And that’s the end of our roundup of brilliant birding blogs. We hope you’ve found some new sites to add to your list of favourites. If you’ve got any birdy photos you want to share, we’d love to see them over on our Facebook page.
Some gardens and gardening blogs are just too good to not to share, which is why we’ve scoured the web to bring you a bunch of superb blogs that showcase some really special gardens and truly dedicated garden owners and keepers. From the Sussex Weald to craggy Cumbria, here are eight extraordinary garden blogs.
Here’s your chance for sneaky peek at not one, but two five-acre plus private gardens – one in the South Downs National Park, the other in the Sussex Weald. This charming and well-written blog is gardener David’s way of bringing these enchanting but rather secluded spaces to a wider audience.
You’ll love David’s post about the tulip tree, which having been planted too close to the house in Sussex, presents a pain in the proverbial for the man tasked with clearing the gutters. But every autumn, this large, but unremarkable tree has a chance to shine – and with his wonderful photography, David does his subject full justice.
Time starved? From lifting your patio containers to prevent winter water-logging, to a reminder to deadhead your summer flowers, blogger Catherine’s 10 minute gardener series gives you quick, manageable jobs to help you keep on top of your garden when life’s hectic and crazy.
An account of her gardening life which revolves around growing her family as well as her plants, you’ll love reading about Catherine and co’s latest ventures in and out of the garden. From what to look for when choosing outdoor clothing for kids, to family-friendly holiday activities, there’s something for everyone here.
“A middle-sized garden doesn’t usually have a drive, and vistas and views tend to be of next door’s garage,” says gardener, author, blogging expert and writing coach, Alexandra Campbell. But that doesn’t mean a middling-sized patch can’t be something special – which is the raison d’etre of this fun, friendly, info-packed blog.
Renovating a garden, and wondering whether to bulldoze the lot? Don’t says Alexandra: There’s a “magic about it that a brand new garden can never hope to achieve.” Take a look at architect, Tom Croft’s extraordinary garden renovation – we guarantee inspiration awaits.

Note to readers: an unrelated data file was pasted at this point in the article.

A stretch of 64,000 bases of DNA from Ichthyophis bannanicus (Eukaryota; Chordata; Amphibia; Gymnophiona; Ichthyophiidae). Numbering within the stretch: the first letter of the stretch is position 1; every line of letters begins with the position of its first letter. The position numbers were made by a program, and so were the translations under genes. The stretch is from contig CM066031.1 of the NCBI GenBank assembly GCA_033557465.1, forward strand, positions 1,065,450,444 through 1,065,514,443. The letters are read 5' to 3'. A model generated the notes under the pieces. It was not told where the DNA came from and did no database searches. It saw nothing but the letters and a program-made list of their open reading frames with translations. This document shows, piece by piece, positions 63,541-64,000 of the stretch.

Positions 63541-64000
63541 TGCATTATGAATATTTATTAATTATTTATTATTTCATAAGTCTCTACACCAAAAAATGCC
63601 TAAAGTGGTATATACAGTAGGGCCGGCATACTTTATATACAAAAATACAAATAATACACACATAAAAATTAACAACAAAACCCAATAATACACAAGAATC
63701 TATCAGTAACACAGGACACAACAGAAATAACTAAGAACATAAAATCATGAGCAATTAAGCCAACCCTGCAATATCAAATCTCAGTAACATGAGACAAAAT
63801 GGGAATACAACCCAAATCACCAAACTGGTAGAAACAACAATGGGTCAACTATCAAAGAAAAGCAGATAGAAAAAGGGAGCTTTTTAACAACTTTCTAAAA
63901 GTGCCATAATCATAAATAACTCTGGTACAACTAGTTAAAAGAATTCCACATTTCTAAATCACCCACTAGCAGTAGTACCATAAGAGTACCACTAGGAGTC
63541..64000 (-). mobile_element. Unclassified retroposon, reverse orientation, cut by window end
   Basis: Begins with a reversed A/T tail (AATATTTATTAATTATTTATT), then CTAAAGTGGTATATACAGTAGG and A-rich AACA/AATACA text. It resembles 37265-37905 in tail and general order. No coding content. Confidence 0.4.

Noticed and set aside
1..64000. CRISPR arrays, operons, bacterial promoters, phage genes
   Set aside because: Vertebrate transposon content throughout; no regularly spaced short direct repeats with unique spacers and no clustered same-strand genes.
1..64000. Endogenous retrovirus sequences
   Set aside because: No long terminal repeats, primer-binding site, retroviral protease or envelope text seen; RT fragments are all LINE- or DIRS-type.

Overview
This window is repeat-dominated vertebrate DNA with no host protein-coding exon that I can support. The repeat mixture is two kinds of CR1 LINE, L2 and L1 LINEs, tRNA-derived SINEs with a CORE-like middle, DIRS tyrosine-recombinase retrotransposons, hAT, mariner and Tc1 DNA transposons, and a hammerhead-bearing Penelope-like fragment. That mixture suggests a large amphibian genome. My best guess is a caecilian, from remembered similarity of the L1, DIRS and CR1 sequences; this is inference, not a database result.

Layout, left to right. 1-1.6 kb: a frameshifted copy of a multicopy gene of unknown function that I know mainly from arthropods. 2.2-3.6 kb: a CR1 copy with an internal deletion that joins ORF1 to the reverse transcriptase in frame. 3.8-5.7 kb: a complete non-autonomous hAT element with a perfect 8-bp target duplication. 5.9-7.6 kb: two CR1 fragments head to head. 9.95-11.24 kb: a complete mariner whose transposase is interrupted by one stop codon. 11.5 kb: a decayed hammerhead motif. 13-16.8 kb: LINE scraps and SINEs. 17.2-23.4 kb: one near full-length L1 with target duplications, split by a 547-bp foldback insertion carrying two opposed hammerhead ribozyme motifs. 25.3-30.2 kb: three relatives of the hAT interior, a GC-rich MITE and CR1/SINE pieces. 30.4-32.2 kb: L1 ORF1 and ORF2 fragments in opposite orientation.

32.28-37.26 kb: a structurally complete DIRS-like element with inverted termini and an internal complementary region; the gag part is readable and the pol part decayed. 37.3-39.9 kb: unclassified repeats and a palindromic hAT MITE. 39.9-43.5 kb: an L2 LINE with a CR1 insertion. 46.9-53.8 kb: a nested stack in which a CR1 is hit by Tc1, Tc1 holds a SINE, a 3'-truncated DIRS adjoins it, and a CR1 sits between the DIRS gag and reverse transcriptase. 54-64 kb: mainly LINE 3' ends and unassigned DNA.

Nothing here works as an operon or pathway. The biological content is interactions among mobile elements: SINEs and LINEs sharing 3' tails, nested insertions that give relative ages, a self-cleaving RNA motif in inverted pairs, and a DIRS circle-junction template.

Want to bring more wildlife to your garden but don’t know quite where to start? Let Jenny Steel be your guide. A plant ecologist and author with over 30 years experience as a wildlife gardener, she certainly knows how to make your garden a hotspot for birds and other wildlife.
About thirty percent of us put out seed and peanut mixes to help keep the birds fed during the winter, but do remember give your feeders and bird tables a clean from time to time, Jenny says. “There are several bacterial and viral diseases that affect our birds and these can be passed from one to another in their droppings or by close contact.”
Help save the butterflies, says Clive Harris – “Gardener, blogger, outdoor enthusiast, husband, dad, and all the rest!” That’s because three quarters of British butterfly species and a quarter of moths have declined over the last 40 years.
Help by growing butterfly-friendly plants, like nettles, bird’s-foot trefoil, nasturtium, garlic mustard, ladies smock, long coarse grasses, oak, elm, holly, and ivy, says Clive. And that’s just for starters – checkout his post for a wealth of information about the lives of our fluttery friends. DIY garden does exactly what it says on the tin – everything you need to help your garden grow.
New to gardening and wondering how to harden off your seedlings for planting out? Find an area of dappled shade, says blogger Jill, and, on an overcast day, put your young plants out for a couple of hours before bringing them back inside. Repeat over the next two weeks, gradually extending the outdoor time until the plants adapt to life in the garden.
Blogger Jill is a professional gardener, garden designer, and instructor, and now creates this wonderfully informative blog which showcases her garden, and gardening adventures, from garden visits to how to grow food for the plate. You’ll love her recipe for elderflower cordial.
Have we missed any fab gardening blogs you love to follow? Do let us know what we’re missing by popping over to our Facebook page and leaving us a message.